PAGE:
Many teachers say they are also seeing pupils without adequate winter clothing
Over half of teachers in England say the number of students ineligible for free school lunches and unable to afford a meal is increasing, according to research published by the educational charity Sutton Trust on Friday.
The poll carried out by the organization has revealed that 52% of senior leaders in state schools saw the number of those pupils rise during the autumn term, reaching 59% of those in the most deprived schools.
More than half (54%) of state school teachers polled by Sutton Trust said that more children were coming to school without adequate outer clothing, while 74% pointed to a surge in the number of students who were tired or unable to concentrate.
According to the survey, which covered over 6,200 teachers in schools across England, 38% of those polled saw increasing numbers of pupils coming to school hungry, while 17% noticed that the number of families asking to be referred to food banks was growing. Among the most deprived schools, the figures stood at 56% and 27%, respectively.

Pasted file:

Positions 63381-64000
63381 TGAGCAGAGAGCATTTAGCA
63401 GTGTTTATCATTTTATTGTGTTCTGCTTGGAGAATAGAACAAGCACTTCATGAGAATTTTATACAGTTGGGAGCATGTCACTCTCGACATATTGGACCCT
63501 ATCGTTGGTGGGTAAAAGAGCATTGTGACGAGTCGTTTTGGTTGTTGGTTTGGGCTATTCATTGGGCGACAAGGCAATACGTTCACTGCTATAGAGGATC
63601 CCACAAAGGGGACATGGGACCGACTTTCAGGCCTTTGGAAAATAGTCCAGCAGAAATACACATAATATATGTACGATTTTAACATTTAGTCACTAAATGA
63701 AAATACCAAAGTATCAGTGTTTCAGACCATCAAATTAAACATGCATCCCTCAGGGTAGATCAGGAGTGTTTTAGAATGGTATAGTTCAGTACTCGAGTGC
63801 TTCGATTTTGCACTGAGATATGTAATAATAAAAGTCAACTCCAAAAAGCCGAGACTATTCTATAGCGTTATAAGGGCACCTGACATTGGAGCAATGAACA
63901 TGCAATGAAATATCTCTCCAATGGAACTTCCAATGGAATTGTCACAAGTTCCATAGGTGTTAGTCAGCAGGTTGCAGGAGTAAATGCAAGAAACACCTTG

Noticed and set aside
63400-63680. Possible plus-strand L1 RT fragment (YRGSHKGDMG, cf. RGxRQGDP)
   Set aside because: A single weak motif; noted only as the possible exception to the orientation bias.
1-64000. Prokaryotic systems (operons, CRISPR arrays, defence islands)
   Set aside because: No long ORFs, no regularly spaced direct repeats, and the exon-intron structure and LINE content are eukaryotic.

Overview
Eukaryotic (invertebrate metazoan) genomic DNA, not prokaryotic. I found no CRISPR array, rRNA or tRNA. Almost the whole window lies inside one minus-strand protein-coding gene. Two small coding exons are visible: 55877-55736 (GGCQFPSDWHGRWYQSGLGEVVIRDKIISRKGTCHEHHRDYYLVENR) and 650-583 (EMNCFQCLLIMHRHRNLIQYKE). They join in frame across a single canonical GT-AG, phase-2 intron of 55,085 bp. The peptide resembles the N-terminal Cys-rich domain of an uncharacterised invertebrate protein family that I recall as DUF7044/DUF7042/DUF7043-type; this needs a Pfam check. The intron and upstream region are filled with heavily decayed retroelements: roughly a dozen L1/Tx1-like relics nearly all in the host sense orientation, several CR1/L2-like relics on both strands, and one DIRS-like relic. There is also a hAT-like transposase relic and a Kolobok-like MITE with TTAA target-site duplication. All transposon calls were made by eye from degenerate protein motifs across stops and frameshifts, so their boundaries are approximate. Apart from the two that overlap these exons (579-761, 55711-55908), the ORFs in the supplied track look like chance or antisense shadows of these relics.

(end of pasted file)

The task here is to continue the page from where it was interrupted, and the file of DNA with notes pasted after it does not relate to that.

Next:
Over the past year, Britain has been battling a cost-of-living and energy crisis stemming from the coronavirus pandemic, which has been exacerbated by sanctions on Russia along with a decrease in Russian energy supplies to Europe. Consumer spending has been on a steady decline over the past year, with households being forced to cut costs at every turn. The UK annual inflation rate rose to 11.1% in October, the highest rate in 40 years.
Last month, the Bank of England announced the biggest interest rate increase in more than three decades. In a move to curb inflation the key rate was hiked by three-quarters of a percentage point to 3%, the highest since November 2008. The regulator also predicted a "prolonged" recession for the British economy, which it said could be the longest contraction in modern history, with no recovery until 2024.
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